I first heard about croque monsieur in high school French class, which is most likely where you've heard of it if you ever took high school French. I seem to remember it being pretty ubiquitous; "Qu'est-ce que tu veux manger?" "Je voudrais un croque monsieur." That sort of thing. Well, high school passed, and so did my study of French, but I was reunited with the sandwich on the pages of Ina Garten's Barefoot in Paris. I decided to give it a shot, and let me tell you, it was amour at first bite. I began making croque monsieur all the time. I think my mom thought I was a little crazy. But I was hooked. Croque monsieur (with a glass of red wine) has become my ultimate comfort food.
Maybe that statement is a little shocking. For one, isn't comfort food supposed to be hearty things like meatloaf and pot roast that are rich and warm and make us feel good in the winter? Perhaps. And isn't comfort food those meals we grew up with, the ones our moms poured so much love and care into, and to this day remind us of childhood? Absolutely. But for me, I choose a croque monsieur, and I choose it for two reasons. (1) It's quick. The brilliance of the croque is that it takes very simple ingredients and makes them into something that doesn't taste simple. Making a cream sauce may seem like a lot of work for a sandwich, but you can make one in less than five minutes. When I come home after a long day and need something to cheer me up, I know that I can have bliss, quick. (2) It just. tastes. good. In yesterday's post, I talked about taste, and how we can eat food and not even be aware of what we're tasting. That never happens to me with my little monsieur. It tastes delicious to me every time.
I think it's the mustard. Funny, because growing up, I never liked mustard. In fact, I didn't like many condiments. I've come to realize it's mostly a texture thing--globs of those soft, almost gelatinous mixtures just didn't appeal to me. But then I made croque monsieur. And I just spread the thinnest layer of mustard on just one slice of my bread. It was a revelation. The gooey texture of the mustard is not there at all, but the flavor certainly is. And it's a sharper flavor than everything else. It cuts through the creaminess of the sauce, the nuttiness of the cheese, and the silkiness of the ham. And the result is beautiful.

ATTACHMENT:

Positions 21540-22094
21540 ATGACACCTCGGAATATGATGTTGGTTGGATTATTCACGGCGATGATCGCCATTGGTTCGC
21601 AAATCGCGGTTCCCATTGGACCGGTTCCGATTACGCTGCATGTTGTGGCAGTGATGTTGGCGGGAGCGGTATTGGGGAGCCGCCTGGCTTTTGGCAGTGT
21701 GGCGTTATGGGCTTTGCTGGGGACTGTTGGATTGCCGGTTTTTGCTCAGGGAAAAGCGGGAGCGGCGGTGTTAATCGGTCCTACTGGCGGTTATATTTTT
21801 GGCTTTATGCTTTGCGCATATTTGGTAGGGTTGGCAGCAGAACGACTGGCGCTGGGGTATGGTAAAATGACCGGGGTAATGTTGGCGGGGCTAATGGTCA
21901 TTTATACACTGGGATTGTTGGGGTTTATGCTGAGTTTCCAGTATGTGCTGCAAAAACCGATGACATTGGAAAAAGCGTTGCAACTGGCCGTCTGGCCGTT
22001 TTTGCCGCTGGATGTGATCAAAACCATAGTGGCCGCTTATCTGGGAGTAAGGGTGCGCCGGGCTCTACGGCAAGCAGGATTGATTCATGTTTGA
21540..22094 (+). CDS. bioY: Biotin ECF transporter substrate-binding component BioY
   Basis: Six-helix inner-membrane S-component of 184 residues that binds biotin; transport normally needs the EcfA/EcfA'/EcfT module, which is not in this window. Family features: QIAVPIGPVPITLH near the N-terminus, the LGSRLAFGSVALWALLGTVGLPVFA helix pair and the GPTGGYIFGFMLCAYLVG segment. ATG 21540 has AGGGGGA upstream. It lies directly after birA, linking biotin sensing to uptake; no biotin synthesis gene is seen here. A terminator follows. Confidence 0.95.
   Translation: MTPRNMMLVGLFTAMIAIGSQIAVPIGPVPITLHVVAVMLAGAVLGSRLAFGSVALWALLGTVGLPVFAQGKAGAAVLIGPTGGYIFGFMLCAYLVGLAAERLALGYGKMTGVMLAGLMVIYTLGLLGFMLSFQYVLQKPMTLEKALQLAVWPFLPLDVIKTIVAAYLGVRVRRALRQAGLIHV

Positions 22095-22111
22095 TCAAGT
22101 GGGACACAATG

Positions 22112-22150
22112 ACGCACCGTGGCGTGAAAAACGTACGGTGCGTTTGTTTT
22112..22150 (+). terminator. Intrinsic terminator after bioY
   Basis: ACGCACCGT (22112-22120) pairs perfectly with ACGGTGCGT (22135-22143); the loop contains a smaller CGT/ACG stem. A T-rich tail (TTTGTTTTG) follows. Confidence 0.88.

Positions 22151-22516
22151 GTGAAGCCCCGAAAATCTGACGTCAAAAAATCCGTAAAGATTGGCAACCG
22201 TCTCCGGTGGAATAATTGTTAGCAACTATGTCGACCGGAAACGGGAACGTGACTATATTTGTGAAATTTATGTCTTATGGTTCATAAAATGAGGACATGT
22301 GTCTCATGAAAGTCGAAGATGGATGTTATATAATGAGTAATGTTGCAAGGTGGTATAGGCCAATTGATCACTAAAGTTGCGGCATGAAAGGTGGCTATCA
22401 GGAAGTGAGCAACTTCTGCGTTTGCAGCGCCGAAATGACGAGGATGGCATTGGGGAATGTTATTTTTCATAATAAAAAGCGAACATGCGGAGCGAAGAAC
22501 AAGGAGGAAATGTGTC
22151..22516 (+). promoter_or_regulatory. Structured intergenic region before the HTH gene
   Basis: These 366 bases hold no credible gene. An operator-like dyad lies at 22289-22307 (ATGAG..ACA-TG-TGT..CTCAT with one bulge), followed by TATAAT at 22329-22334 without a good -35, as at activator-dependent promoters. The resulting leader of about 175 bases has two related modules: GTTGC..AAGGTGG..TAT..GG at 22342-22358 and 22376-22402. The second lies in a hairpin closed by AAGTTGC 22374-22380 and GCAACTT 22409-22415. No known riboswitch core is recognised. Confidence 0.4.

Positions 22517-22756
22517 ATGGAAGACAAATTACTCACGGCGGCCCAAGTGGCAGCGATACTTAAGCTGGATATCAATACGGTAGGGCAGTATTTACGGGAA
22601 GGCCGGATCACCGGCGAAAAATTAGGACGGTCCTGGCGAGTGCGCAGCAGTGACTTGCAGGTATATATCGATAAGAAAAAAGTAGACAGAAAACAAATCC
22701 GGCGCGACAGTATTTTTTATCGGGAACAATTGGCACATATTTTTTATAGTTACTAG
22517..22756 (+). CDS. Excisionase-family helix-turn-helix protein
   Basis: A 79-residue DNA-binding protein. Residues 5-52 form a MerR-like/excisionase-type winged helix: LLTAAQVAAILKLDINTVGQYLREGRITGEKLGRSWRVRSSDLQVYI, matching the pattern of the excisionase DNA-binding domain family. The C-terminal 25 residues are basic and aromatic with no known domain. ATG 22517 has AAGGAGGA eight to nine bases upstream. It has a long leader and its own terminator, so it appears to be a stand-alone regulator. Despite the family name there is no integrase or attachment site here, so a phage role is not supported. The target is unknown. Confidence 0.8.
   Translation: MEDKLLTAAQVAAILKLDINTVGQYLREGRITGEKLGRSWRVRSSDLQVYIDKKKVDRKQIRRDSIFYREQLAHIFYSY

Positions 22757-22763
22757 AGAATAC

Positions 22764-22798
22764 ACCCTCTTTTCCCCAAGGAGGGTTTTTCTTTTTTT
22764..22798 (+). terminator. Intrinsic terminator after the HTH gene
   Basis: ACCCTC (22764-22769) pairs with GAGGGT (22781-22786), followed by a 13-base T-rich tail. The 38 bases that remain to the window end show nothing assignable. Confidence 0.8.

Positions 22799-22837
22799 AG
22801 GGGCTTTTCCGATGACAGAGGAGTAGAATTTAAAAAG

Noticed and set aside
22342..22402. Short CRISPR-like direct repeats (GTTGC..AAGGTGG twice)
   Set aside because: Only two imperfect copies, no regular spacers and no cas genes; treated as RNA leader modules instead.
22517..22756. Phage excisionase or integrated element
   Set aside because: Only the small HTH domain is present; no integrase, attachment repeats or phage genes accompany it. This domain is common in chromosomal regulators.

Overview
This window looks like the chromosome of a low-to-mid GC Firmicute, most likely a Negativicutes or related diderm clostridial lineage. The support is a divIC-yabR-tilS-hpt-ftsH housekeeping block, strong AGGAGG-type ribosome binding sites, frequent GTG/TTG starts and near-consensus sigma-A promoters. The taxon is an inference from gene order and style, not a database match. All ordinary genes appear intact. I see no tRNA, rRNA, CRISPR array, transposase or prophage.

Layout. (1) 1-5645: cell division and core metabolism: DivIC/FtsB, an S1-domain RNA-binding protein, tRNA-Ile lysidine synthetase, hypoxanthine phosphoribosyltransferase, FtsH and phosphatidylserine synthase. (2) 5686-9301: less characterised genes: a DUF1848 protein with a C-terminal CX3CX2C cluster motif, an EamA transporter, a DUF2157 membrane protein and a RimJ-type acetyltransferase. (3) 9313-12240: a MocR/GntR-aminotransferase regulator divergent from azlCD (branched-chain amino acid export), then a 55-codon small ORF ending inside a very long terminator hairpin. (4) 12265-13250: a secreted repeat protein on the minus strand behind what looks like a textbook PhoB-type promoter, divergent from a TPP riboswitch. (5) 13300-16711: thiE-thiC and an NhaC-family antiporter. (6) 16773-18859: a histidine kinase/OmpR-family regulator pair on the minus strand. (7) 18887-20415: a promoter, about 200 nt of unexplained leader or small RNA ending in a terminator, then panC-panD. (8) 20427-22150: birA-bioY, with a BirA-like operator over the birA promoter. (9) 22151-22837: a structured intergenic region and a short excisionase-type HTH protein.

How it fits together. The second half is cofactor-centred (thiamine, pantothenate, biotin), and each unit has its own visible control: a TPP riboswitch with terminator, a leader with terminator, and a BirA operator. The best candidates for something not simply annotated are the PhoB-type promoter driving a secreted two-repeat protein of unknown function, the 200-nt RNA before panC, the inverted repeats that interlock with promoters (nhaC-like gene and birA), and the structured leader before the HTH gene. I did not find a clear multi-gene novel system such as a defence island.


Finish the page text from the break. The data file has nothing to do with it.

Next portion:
So, I'm thinking right now you might be wanting to make a croque monsieur of your own. Do it. Here's how:
Throw a couple slices of good white bread (Pittsburgh people--I use Mancini's, but anything Italian-style will do) in the toaster to lightly toast. Basically, you just want to crisp it up.
While the bread is toasting, make your Bechamel (the cream sauce). Here's how to do it:
- Melt 1 T of butter in a saucepan over medium low heat.
- When the butter is melted, add 1 T of flour and stir together, making a kind of paste (this is called a roux, and it's what thickens the sauce).
- In a slow stream, pour in about 1 cup of milk (maybe less), quickly stirring the whole time, to avoid lumps.
- Let come to just under a boil, and cook for a few minutes so it thickens a bit.
- Take off the heat and add a combination of grated parmesan and gruyere (or swiss) cheese, about 1/3-1/2 cup.
- Sprinkle in a pinch of salt, nutmeg, and fresh ground pepper. Stir.
Now assemble the sandwich. Take the bread, and on the bottom slice, spread a thin layer of mustard. The French would probably use Dijon, but I like something with a little spice. Use what you like.
Put a couple slices of ham on top.
Spread a thin layer of Bechemel on the top slice of bread, and put the sandwich together.
Now slather the whole thing with Bechemel. Make sure all the bread is covered in sauce. Any parts that aren't may burn when you broil.
Sprinkle with grated cheese (or sometimes I just a slice of swiss from the deli counter).
Put on a pan and put under the broiler until the cheese is bubbly and golden.
Eat with a knife and fork. And a glass of red.